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Moulann | Spirals & Mazes

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Pop: with Live-band Production Pop: with Electronic Production Moods: Mood: Intellectual
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Spirals & Mazes

by Moulann

Sophisticated songwriting and eloquent arrangements meets warm, confiding vocals.
Genre: Pop: with Live-band Production
Release Date: 

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  Song Share Time Download
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1. Something Good
3:49 $0.99
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2. On the Go
3:27 $0.99
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3. Supernova
3:45 $0.99
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4. What Is Love
2:51 $0.99
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5. Move On
3:50 $0.99
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6. A Million Miles
3:44 $0.99
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7. The Train
3:17 $0.99
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8. You Remind Me
4:00 $0.99
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9. Once a Week
4:00 $0.99
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10. Baby Blue Hip-Huggin`Jeans
2:12 $0.99
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11. Validation
3:50 $0.99
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12. Spirals & Mazes
2:05 $0.99
Downloads are available as MP3-320 files.

ABOUT THIS ALBUM


Album Notes
Moulann: Spirals & Mazes
by Dan Kimpel


In a stunning litany of sophisticated yet accessible songs, Toronto-based singer/songwriter Moulann channels her effervescent creativity into themes of love, hope, longing and loss – and a requiem for the death of a favorite pair of blue jeans.


One her second full length CD release, Spirals & Mazes, orchestral sonic wizardry, courtesy of producers Adam King, Adam Messenger, and Mark Pellizzer, frames her warm, confiding vocals with world-class productions and eloquent arrangements. Searching a twilight sky for the soul of a friend in “The Train,” comparing two lovers to stars, one of whom “sucked the other’s helium,” in “Supernova” or evoking the transient lure of attraction in the lines, “it’s so easy to confuse the rush with the real thing,” in “What is Love,” her songs reveal the heart and soul of an evolving young woman who understands the value of strong singable hooks. “Even though I’m harmonically indulgent at times, I keep the melodies accessible because I realize that in the end I’m still making pop music,” she qualifies.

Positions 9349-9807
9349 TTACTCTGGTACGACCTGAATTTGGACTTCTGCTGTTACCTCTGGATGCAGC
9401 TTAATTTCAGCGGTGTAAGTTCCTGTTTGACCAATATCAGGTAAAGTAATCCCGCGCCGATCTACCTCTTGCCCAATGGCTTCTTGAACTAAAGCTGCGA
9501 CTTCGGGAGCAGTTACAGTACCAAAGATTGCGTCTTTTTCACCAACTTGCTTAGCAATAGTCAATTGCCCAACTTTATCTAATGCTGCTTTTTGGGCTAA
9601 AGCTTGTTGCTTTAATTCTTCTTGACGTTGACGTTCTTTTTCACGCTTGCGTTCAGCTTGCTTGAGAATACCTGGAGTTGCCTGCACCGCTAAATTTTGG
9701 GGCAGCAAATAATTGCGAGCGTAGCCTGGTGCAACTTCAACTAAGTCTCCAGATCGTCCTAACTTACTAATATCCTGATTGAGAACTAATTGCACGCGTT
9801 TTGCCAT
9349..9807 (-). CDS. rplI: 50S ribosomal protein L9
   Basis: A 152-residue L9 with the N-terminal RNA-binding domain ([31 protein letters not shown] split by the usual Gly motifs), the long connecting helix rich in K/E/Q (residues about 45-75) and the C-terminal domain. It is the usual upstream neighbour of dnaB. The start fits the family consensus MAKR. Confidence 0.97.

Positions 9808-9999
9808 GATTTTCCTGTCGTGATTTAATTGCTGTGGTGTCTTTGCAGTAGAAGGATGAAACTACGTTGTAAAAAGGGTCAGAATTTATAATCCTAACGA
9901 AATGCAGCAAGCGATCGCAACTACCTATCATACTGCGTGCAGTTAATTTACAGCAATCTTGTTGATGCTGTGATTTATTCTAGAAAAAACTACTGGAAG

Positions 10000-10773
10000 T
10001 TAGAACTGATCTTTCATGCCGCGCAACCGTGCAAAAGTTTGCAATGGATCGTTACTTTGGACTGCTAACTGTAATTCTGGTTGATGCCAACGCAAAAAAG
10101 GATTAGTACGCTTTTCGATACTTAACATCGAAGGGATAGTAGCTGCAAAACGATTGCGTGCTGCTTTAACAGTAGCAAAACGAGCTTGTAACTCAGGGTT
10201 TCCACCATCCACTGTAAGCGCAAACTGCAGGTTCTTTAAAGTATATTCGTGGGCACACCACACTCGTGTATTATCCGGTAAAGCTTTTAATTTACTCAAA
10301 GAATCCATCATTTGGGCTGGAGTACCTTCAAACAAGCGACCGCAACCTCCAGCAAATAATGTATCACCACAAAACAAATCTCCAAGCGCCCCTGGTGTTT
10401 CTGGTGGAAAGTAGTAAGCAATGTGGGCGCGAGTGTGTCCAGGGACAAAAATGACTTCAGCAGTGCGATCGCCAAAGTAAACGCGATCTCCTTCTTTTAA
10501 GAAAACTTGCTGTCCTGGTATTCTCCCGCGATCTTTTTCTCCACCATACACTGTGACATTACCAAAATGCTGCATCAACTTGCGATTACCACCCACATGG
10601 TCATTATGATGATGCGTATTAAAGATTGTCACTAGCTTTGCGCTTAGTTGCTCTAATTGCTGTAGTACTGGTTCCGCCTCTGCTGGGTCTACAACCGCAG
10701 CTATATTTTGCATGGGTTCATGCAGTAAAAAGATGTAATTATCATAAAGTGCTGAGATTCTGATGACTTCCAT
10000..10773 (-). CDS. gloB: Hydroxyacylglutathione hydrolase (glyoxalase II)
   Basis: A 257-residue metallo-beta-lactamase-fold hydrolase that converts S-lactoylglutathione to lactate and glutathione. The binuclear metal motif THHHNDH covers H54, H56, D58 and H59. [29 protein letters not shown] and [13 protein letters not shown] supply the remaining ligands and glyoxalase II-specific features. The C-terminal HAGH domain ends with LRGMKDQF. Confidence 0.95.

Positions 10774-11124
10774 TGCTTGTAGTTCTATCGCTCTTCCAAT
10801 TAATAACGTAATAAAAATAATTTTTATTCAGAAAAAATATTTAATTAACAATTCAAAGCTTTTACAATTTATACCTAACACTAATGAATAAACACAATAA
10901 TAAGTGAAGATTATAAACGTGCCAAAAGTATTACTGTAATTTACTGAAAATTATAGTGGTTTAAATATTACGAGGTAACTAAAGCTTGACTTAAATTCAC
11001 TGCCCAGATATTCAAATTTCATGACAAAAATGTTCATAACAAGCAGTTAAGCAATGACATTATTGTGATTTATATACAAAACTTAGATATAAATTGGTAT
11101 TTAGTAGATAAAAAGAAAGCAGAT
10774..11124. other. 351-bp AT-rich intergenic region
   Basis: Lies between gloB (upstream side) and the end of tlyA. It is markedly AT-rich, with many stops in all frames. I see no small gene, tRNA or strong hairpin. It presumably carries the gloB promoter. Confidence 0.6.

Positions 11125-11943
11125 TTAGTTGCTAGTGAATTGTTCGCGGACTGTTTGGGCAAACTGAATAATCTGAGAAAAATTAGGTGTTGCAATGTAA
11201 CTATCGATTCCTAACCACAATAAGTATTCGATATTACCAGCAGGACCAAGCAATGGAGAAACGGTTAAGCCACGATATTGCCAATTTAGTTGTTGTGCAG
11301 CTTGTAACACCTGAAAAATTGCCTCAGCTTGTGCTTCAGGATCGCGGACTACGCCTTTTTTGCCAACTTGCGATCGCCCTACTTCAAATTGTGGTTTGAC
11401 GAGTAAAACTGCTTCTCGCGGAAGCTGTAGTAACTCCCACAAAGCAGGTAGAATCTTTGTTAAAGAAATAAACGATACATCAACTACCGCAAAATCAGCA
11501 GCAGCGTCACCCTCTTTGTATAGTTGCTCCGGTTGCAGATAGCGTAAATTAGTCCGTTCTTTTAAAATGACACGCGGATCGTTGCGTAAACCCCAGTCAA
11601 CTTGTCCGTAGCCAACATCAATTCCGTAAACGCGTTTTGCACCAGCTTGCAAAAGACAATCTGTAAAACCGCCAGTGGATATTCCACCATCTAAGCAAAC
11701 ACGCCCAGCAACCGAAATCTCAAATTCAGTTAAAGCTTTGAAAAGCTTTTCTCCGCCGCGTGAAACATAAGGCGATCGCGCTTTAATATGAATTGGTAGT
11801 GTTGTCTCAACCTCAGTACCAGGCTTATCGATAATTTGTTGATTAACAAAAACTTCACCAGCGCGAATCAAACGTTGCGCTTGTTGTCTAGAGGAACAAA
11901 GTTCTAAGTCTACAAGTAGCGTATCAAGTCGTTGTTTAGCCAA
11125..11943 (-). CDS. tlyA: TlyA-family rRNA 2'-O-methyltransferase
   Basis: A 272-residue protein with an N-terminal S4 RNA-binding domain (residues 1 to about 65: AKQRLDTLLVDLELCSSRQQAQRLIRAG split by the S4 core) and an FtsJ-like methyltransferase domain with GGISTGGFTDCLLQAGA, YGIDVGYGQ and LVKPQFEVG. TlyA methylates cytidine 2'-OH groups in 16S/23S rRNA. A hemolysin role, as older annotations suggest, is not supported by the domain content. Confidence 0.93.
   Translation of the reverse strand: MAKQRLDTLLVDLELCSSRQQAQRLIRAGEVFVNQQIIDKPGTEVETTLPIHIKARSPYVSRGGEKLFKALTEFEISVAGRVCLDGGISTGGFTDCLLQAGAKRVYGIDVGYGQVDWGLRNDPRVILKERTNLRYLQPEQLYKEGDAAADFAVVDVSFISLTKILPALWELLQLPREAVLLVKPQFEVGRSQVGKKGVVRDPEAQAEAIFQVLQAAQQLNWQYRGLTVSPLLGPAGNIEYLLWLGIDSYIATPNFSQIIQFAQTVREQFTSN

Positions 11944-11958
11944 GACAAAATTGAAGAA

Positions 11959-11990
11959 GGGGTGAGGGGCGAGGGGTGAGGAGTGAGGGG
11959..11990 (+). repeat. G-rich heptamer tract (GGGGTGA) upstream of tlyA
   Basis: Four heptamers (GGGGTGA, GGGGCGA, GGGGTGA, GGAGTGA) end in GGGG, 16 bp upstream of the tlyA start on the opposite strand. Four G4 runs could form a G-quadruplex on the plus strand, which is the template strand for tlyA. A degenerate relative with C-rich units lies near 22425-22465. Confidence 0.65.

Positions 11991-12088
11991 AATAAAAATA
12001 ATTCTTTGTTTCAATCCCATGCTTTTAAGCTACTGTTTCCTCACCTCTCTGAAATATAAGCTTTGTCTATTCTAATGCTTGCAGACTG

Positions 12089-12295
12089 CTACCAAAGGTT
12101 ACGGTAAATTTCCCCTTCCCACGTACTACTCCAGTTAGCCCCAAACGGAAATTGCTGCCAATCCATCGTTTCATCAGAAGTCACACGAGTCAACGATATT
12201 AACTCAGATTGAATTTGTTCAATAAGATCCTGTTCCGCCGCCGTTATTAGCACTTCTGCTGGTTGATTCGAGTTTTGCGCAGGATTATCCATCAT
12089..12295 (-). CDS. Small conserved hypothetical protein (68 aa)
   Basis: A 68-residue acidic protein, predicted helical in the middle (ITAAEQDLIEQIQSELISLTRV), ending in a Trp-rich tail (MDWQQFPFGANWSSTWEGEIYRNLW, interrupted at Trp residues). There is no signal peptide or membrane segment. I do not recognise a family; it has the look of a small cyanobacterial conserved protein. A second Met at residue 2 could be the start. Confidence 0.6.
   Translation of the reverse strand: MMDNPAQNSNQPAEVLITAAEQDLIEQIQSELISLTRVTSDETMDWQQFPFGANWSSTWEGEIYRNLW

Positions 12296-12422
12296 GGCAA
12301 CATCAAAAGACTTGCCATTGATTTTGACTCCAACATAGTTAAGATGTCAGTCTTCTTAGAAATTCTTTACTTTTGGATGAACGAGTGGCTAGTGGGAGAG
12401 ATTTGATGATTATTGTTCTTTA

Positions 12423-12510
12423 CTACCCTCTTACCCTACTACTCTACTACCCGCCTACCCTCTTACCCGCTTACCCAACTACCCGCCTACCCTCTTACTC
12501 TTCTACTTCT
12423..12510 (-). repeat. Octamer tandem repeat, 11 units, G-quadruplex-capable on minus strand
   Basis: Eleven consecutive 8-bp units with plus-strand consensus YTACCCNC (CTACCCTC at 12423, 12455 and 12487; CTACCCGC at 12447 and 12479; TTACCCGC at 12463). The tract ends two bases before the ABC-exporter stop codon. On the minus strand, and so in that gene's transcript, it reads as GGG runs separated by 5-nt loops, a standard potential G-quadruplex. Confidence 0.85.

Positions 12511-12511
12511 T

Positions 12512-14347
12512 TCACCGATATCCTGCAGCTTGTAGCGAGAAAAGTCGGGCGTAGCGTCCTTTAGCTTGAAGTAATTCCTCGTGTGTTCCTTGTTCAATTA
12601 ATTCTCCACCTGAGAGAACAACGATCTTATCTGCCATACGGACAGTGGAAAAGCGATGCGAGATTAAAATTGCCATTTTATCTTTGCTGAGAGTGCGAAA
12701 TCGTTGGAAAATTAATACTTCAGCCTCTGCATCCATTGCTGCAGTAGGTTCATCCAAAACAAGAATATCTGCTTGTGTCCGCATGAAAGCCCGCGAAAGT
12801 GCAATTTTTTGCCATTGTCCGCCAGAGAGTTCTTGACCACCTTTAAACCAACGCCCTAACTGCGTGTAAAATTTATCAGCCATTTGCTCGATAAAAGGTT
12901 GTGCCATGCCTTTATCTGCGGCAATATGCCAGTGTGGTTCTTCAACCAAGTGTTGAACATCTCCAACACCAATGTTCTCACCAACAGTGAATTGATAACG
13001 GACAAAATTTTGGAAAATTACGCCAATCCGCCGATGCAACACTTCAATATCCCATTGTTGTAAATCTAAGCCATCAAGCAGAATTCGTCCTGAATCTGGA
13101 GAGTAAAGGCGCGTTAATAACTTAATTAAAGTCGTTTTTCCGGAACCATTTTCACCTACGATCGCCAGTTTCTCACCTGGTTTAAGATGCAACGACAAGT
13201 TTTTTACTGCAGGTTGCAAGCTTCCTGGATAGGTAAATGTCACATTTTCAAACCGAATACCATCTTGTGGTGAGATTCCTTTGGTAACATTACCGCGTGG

Like many Asian kids, Moulann, a first generation Canadian, was raised to revere the music of the deceased European masters. She wasn’t permitted to listen to anything pop until she was 14, and even then it was only Mandarin pop from Taiwan. With the new millennium, she began going out to see live music in Toronto, permitting a wide range of influences to infiltrate her writing. “I’m totally clued out when it comes to any pop music before the mid-Nineties. I heard ‘Stairway to Heaven’ for the first time last summer,” she says. But it could explain the elusive elements in her songs that make music journalists stumble over their metaphors. “I think that where my deprivation came in handy,” she notes. “People can’t pinpoint what I sound like!”


Meeting an accomplished producer (Adam Messinger) during university introduced her to the alchemy of the recording studio, where she spent three years slowly experimenting to create Introflective, the outpouring of songs that was to become her first album. As cathartic and crucial as this milestone was to her artist’s journey, Moulann didn’t perform this material live. “There were a lot of sad, depressing and self-pitying songs,” avows the songstress. Still, with virtually no press or publicity, the release sold out of its initial pressing: testimony to the power of the World Wide Web.


Taking a respite after the album’s birth, she retreated into various pursuits, from completing school to rediscovering Bach, and “battling a mild addiction to bubble tea.” But something even more intoxicating was rising to the surface, a dazzling cycle of new material. “I started writing in the style that was more reflective of my live sound. In my head, this album is really my debut –it reflects where I am musically right now.”


She explains that all the songs in Spirals & Mazes were written in response to a personal search. “Whenever I felt an emptiness I used music to fill the void: whether it’s about love, or loss of life, or not being able to find the right pair of jeans.” Oh yes, those pants. In “Baby Blue Hip-Huggin’ Jeans” Moulann mourns the loss of her beloved faded denim as she sings, “as a team, we made strangers honk their horns.”


As a cutting-edge singer/songwriter, Moulann’s seductive voice and melodies contrast perfectly with her sharp lyrical narratives. Self-effacing, joyous, and remarkably candid: Moulann’s gift is in taking the most ordinary moments and illuminating them into sparkling soundscapes of wonder and magic.

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